With the MLS international transfer window now closed, the Sounders move forward with what is likely the team with which they will see out the year. There are still ways to add talent, most notably through free transfers and trades within MLS, but the odds of a major impact signing being made through those channels are fairly slim. We've got a pretty good idea where the Sounders are at in terms of MLS play with their current squad; what's less clear is where they stand in relation to the rest of their group in the CONCACAF Champions League. Seattle is widely considered a favorite to advance to the knockout round, but that belief was at least somewhat dependant upon the assumption that they would be adding talent during the window. On paper, the Sounders are still the second strongest team in the group. But given their struggles advancing past the qualifying round and the recent dip in their overall form coupled with their failure to fill their third and final designated player slot, their standing as easy favorites to reach the knockout stage is perhaps less stable that it once was.
After tonight, we'll have a far better hold on Seattle's chances to advance. It's difficult to call anything a "must-win" this early in the group stage, but it's realistically as close as you can get. The Sounders (and most other MLS teams) have struggled in their travels to Central America and it's tough to see Seattle taking anything more than a point against Monterrey, so they'll have to perform well against the other two clubs in the group-particularly at home. If the club doesn't want the heat from the fans over their failure to add talent before the close of the window to ratchet up, they'd do well to make it into the knockout stage. A failure to secure three points against C.S.D. Comunicaciones would put the Sounders in a pretty deep hole.
So then, what do we know about Comunicaciones? Well, one thing we know is that they can score some goals. In six games played so far this season, the defending Liga Nacional champions have hung six on the opposition. In last year's Clausura stage, Las Cremas led the league in goals scored with 39 in 22 games, a mark of 1.77 per match. That's a very good mark, and while Comunicaciones topped neither the Apertura or Clausura tables last season their firepower was enough to propel them towards victory in the playoffs. So, not particularly great news for the Sounders who have had some problems along the back line in recent weeks.
In better news for Seattle, Comunicaciones do not have a particularly strong defense. So far this season they've surrendered ten goals (more than all but one other club in the league) and the 28 allowed in last season's Clausura was 7th best in a league of 12 teams. There are some leaks at the back, and given the tendency of visiting sides to bunker quite heavily during CCL play that's very good news for a Sounders side that has struggled to break down entrenched defenses all season long-recall if you will their struggles to score against San Francisco in the second leg of qualifying. The Sounders dominated the run of play in every sense imaginable, but their inability to put shots on target and finish chances made the entire affair much more of a nail-biter than it had any right to be.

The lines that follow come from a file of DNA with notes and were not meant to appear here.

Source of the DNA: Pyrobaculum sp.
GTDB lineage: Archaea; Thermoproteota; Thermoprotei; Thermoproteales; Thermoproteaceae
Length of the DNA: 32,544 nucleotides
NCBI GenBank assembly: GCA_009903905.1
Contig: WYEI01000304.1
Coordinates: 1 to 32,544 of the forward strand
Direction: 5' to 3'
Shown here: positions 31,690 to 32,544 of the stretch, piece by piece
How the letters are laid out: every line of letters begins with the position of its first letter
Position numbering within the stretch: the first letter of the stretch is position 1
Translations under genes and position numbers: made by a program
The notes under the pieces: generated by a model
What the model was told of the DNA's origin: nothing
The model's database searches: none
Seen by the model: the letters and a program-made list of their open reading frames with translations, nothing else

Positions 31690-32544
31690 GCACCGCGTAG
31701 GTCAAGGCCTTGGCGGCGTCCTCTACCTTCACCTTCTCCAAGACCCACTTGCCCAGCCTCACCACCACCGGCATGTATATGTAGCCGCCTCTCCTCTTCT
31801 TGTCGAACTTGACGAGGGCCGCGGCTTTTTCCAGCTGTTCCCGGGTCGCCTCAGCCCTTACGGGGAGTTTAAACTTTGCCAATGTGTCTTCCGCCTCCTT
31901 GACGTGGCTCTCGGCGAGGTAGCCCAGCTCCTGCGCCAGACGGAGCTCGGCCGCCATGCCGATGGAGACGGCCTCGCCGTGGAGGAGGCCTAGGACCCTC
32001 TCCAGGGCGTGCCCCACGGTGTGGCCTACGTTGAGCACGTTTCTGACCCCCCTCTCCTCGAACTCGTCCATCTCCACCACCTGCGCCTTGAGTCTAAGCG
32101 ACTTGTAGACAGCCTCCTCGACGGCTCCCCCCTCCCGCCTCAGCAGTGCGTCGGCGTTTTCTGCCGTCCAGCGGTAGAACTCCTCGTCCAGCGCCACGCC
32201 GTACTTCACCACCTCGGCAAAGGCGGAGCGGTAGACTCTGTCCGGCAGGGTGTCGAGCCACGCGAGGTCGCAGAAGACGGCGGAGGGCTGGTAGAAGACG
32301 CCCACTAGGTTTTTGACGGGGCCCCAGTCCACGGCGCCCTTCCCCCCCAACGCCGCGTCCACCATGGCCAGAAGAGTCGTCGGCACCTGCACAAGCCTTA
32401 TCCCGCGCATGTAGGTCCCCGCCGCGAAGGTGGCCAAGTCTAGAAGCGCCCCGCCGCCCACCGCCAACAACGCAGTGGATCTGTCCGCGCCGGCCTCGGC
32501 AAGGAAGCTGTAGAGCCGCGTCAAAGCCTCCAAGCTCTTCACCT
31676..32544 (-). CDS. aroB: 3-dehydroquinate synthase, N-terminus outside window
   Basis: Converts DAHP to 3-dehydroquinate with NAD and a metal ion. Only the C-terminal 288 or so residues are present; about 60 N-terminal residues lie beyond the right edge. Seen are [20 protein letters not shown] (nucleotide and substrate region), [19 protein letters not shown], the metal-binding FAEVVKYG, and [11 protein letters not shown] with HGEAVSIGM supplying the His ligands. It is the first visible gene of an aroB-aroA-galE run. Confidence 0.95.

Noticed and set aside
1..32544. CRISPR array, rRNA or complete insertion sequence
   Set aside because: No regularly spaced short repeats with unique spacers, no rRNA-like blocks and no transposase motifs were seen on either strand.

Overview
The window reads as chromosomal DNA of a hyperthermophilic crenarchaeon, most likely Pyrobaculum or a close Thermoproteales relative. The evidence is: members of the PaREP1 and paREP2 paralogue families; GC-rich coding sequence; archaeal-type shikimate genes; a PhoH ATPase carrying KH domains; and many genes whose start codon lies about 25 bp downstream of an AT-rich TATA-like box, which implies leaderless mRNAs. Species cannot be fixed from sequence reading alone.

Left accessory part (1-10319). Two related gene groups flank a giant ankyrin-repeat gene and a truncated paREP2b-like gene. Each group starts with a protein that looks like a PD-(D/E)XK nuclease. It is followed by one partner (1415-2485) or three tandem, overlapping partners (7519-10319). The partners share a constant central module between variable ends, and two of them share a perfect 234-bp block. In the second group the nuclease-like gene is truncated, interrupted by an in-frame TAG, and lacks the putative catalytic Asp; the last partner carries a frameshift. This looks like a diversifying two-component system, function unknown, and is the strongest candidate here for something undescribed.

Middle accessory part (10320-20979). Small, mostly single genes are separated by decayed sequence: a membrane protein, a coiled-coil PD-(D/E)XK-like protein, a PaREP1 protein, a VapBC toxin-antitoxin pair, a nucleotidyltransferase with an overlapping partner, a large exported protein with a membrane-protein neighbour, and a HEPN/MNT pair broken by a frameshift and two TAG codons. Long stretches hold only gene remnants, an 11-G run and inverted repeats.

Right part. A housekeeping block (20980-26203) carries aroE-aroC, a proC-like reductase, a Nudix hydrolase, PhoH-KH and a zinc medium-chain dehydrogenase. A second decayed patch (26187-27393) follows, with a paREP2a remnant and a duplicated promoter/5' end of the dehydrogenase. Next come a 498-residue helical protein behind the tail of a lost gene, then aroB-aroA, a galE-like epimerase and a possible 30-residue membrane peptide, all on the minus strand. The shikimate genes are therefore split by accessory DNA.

So, we can reasonably assume that Comunicaciones are an imperfect but good Guatemalan side. Where does that place them in terms of CCL play? If Soccermetrics CONCACAF Coefficients are to be believed (and with some caveats, they are) it would place them well in the lower half. As a federation, Guatemala ranks 8th out of 10. That's taking into consideration the historically strong performances of C.S.D. Municipal, one of several heavyweight teams from less prestigious federations in the region that are built to compete internationally as well as domestically and whose failure to secure entry to this season's CCL was something of a surprise. Comunicaciones aren't of that caliber, and the Sounders have to be considered heavy favorites.
With that being said, Las Cremas are built to attack and feature several dangerous players. Keep an eye on forwards Carlos Ramirez (who has scored 4 goals in his club's first 6 games) and Jairo Arreloa (who led the team in scoring over the course of last year's Clausura) in particular. It's probably unrealistic to expect an attacking approach from the visitors, but it would not be a shock to see them get forward with a bit more intent than most away sides in CCL play.
For the Sounders part, it will be interesting to see what sort of lineup Sigi Schmid opts for this evening. With just three days rest between tonight's game and Saturday's frustrating 0-0 draw with Chivas USA, it seems like that Seattle will go for something of a mixed lineup featuring both first-choice regulars and second-teamers. Roger Levesque is a decent bet to start at one of the forward spots, with Mike Fucito an outside candidate to get the nod at the other. It would probably be a pretty major surprise if Lamar Neagel didn't get the nod on one of the wings; Leo Gonzalez is a similarly good bet at left back. We may also see Jhon Kennedy Hurtado and Brad Evans return from injury, though almost certainly not in a starting capacity.
The Sounders need a win tonight, not only for the sake of their CCL hopes but to regain some of the positive momentum lost against Chivas USA and the positive energy of many of their supporters lost at the closing of the transfer window on Sunday. The Sounders are a good enough team to expect a appearance in the CCL group stage, but they also haven't always lived up to expectations. Win tonight and the negatives of the past week fade into the background; lose or draw, and they'll be pushed even further into the forefront.